What are the emotions? Where did my emotions go? – the young boy asked his peers seating in front of him. I have autism and often I am told I don’t have emotions. I am not sure if I lost them when I was a baby and they didn’t tell me where I can find them. Do you know anything? he asked again his peers. I really don’t know, one of them answered, I am bipolar and I have plenty of emotions, I can share some with you if I knew how. Ask him too, the boy said pointing at the third peer roaming around the room dressed as Spider-man. Oh no, he answered while continued running, you don’t want my emotions. I need them so I can fly one day. They all looked at him doubting that he would really want any of Spider-man’s emotions. They all looked puzzled, including the little girl seating in the corner. She seemed even more confused when they all spoke in codes like ADHD*, BPD*, L2*, ESL* and so many other alphabetical letters that didn’t even sound right. She was new in their class and barely said anything for days. The boys looked at her but said nothing.
Yes, she said, clueless. I am new, I am ESL, she continued with a foreign accent, spelling it with a different alphabet.
ESL? Is that a new code of emoji? He said looking at his phone. He liked codes. That’s what he needed to create his own codes, he thought, and maybe if he worked hard, and with some luck, he could find his emotion. But how could he look for something that he didn’t even know what it was or how it looks? He could not see it, touch, or feel it. In a way, it was like the codes.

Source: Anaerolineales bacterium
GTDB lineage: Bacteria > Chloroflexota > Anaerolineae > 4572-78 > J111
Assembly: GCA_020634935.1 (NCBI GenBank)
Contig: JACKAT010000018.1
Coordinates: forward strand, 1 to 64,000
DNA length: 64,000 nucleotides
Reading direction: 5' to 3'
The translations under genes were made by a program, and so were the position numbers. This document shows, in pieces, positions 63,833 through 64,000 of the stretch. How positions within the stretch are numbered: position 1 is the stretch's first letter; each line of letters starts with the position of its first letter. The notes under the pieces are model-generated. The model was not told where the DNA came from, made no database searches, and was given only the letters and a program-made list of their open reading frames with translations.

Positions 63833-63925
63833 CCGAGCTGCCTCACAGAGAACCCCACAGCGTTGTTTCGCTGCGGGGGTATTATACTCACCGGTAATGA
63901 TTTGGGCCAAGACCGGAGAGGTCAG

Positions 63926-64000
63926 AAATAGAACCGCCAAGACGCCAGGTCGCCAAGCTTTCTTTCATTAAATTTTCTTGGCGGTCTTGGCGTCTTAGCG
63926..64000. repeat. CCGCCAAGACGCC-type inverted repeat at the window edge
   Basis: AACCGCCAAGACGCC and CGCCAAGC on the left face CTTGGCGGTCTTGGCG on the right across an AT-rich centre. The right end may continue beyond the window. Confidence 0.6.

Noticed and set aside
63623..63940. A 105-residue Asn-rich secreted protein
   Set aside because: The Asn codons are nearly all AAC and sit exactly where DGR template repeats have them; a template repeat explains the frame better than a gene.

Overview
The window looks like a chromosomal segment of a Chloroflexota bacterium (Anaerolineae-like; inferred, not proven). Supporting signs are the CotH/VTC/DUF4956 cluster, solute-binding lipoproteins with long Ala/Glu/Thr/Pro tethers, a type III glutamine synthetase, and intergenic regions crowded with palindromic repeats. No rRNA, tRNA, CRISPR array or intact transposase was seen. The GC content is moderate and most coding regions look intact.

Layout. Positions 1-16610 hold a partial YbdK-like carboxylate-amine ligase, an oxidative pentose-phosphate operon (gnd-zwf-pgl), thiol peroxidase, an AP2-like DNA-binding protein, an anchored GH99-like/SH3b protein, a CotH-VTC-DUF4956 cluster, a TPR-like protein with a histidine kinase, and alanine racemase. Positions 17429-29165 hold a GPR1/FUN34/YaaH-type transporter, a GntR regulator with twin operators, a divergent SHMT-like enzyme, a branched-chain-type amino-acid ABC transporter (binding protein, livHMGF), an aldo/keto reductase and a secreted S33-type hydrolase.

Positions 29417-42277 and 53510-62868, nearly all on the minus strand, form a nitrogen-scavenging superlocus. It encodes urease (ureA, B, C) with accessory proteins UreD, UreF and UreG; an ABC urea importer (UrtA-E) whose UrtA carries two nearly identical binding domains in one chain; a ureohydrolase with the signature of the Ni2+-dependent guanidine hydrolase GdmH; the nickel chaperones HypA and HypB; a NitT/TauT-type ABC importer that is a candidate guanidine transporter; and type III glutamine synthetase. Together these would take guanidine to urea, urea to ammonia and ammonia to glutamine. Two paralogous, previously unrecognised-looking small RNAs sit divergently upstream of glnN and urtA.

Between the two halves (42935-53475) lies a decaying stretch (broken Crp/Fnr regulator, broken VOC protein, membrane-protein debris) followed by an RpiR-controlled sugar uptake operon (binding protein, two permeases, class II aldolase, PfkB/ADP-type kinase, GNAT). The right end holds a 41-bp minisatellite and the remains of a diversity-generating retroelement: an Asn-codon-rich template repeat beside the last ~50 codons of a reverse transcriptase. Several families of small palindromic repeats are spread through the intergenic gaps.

Suddenly, he began drawing in his notebook at fast speed. He sketched any chemical reaction and passionately attached the drawing a rocket engine. He knew he could do this, resolve the emotion problem. He was told before that he could not understand language but he knew all the books in the school library. His mind felt like a complicated orchestra that liked to conduct itself. He was the only one in class to draw the three-dimensional world from his memory. Although he noticed there was something enigmatic with the faces. He was able to draw everything in depth of lines. The characters he drew were heroes, always in action and muscular, like those Greek mythological figures. The lines dominated the drawings as if they run through a matrix. He thought of images as codes. Somehow the lines one after the other created the three-dimensional images by transitioning smoothly the separation between light and dark areas. To him that was emotion. No one seemed to understand that, but him. He wasn’t sure what was more abstract, his world or the world of others around him.
Can being upset count as an emotion? – he remembered to have asked his teacher once. He got angry every time the school’s fire alarm went on.
He was the only one at home that understood his dog, he thought.
I know my dog thinks I have “emotions” because he has them too, even though my mom doesn’t believe in dogs, he said loudly.
I think this is all a scam; the other boy interrupted his classmate.
I have seen you cry and laugh and these drawings are amassing, not even the teacher can do that, the boy added. Maybe you always had the emotions, but you don’t want to show them, because someone might take them, the boys said nodding in agreement with his statement.
Or the emotions don’t exist. No one knows where they are. I believe it is a conspiracy, so we can do our schoolwork, he concluded.
Fatjona Lubonja © #fatjonalubonja
*(L2) Second Language; *(ESL) English as a Second Language; *(ADHD) Attention-Deficit/Hyperactivity Disorder; *(BPD) Bipolar Disorder